Power Metal

Iron Fate – Crimson Messiah Review

Iron Fate – Crimson Messiah Review

“2021 was a mightily backloaded year of metal. I didn’t love a lot of stuff from January through August and I was coasting along with a very low yearly rating average. Since August however, it seems every other album I dive into is a blast and it’s done major damage to that once pristine median. Now comes the classic metal stylings of Iron Fate to play mischief with Steel ‘s ledger of maths.” Let olde acquaintance be not forgotten.

Mega Colossus – Riptime Review

Mega Colossus – Riptime Review

“You might be surprised to hear that even in a position of relative music authority, more than a handful of my recommendations fall flat. Case in point: Riptime. I’ve preached the virtues of this album more than a handful of times on Twitter to zero fanfare. My AMG colleagues, caught in the fever of the 2021 list season, essentially shrugged it off. Now here I am, in full clown makeup, writing a few hundred words to apparently nobody at all. And that’s okay, because even if it’s for my own amusement, there’s no other band I’d rather be writing about right now than Mega Colossus.” Mega ginormous.

Record(s) o’ the Month – November 2021

Record(s) o’ the Month – November 2021

“October and November can, without a doubt, be said to have saved 2021 for me. After last month’s pile of elite records, it was hard to imagine that November could be better. But two big things happened in November: 1) I successfully defended my PhD thesis, thus finally making me Dr. Angry Metal Guy; and 2) the rest of the big releases for 2021 dropped hard, fast, and heavy.” How to choose from this bumper crop?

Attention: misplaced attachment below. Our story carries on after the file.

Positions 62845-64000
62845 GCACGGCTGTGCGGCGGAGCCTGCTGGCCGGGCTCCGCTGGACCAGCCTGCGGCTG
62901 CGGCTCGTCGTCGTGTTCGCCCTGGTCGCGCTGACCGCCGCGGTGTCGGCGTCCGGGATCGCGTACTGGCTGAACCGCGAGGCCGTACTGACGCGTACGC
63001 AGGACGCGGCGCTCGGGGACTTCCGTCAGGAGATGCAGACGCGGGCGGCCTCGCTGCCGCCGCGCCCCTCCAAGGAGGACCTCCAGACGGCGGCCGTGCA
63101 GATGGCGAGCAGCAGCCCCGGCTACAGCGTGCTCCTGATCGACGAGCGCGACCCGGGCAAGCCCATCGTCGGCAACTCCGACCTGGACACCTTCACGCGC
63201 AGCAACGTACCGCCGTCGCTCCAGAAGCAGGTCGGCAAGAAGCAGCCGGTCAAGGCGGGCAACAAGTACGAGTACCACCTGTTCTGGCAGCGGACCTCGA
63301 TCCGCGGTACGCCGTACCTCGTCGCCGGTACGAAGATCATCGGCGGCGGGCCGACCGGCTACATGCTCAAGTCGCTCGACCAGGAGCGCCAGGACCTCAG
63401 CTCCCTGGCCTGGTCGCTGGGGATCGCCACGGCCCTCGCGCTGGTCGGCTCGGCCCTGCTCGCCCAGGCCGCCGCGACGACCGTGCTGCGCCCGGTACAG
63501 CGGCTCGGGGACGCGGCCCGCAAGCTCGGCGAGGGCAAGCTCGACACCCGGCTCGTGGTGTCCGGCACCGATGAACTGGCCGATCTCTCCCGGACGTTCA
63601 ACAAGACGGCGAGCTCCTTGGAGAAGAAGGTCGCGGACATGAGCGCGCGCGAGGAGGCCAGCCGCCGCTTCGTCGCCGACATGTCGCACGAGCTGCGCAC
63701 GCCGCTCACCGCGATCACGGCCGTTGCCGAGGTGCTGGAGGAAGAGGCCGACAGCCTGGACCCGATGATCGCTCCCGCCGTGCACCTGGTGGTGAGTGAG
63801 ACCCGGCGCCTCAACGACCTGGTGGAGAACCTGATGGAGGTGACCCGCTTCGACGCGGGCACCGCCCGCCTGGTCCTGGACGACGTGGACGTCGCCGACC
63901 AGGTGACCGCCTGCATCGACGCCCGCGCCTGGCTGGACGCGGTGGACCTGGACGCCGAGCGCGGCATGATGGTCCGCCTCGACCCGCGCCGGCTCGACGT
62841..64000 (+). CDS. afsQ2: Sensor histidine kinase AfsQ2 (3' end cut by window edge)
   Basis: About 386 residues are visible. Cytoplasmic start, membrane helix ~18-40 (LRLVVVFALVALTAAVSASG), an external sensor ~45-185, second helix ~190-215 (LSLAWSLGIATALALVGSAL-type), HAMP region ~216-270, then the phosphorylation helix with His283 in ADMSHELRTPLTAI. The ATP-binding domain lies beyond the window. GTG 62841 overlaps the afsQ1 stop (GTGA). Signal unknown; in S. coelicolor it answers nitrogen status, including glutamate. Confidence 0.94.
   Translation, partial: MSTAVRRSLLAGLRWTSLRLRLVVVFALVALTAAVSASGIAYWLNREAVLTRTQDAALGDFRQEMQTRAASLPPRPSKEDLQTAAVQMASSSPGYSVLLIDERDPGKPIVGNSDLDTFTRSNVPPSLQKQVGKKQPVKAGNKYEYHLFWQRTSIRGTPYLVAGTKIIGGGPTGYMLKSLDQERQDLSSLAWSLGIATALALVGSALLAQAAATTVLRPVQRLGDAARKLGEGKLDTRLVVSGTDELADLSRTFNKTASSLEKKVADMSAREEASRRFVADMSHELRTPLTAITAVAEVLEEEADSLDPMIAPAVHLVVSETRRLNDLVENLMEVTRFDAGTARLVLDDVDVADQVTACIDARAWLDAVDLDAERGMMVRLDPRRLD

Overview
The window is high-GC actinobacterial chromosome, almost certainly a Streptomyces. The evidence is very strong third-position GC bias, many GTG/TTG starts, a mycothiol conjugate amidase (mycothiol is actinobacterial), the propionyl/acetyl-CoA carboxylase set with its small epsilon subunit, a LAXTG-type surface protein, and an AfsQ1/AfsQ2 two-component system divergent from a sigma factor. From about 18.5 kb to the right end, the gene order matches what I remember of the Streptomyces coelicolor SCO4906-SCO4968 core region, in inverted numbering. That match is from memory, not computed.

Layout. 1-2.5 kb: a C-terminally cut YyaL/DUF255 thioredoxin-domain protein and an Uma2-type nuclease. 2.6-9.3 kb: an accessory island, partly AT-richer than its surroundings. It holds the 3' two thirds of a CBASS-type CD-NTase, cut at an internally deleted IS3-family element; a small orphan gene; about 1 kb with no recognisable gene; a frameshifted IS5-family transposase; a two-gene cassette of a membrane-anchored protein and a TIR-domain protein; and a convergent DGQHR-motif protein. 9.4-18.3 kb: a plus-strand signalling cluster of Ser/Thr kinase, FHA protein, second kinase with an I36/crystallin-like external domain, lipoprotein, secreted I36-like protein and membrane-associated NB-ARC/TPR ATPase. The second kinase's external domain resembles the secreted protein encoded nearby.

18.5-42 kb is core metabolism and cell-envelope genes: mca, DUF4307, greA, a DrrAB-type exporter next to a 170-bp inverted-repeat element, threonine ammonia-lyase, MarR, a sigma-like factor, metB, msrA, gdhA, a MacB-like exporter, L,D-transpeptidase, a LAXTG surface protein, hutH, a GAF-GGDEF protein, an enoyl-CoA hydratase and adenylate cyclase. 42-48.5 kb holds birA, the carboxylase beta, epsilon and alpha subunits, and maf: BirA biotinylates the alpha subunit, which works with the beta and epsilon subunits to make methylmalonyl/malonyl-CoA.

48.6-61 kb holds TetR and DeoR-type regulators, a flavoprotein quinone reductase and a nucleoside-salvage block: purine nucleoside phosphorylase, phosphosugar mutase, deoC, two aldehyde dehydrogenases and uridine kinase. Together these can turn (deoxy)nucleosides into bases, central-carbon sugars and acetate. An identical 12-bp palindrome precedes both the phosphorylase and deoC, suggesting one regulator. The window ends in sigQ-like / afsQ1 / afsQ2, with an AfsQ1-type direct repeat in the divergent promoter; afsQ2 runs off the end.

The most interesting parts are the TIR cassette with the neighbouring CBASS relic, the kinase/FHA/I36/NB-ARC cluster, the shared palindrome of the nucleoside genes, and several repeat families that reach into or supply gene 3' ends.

Edu Falaschi – Vera Cruz [Things You Might Have Missed 2021]

Edu Falaschi – Vera Cruz [Things You Might Have Missed 2021]

“I fucking love Angra. When I was first hired onto the AMG team, I even entertained the idea of adopting the handle of Angra Metal Guy, partly in retaliation to AMG Himself‘s review of Secret Garden. That piece is what convinced me to apply to this blog in the first place. I agree with a lot of the Guy‘s takes, but the notion that Secret Garden was an improvement over the band’s older material, which is infinitely more effervescent and charismatic, is borderline delusional. Now, with the opportunity to review Edu Falaschi‘s first solo outing of original material, I feel something close to vindication.” Cruzin’ to wictory.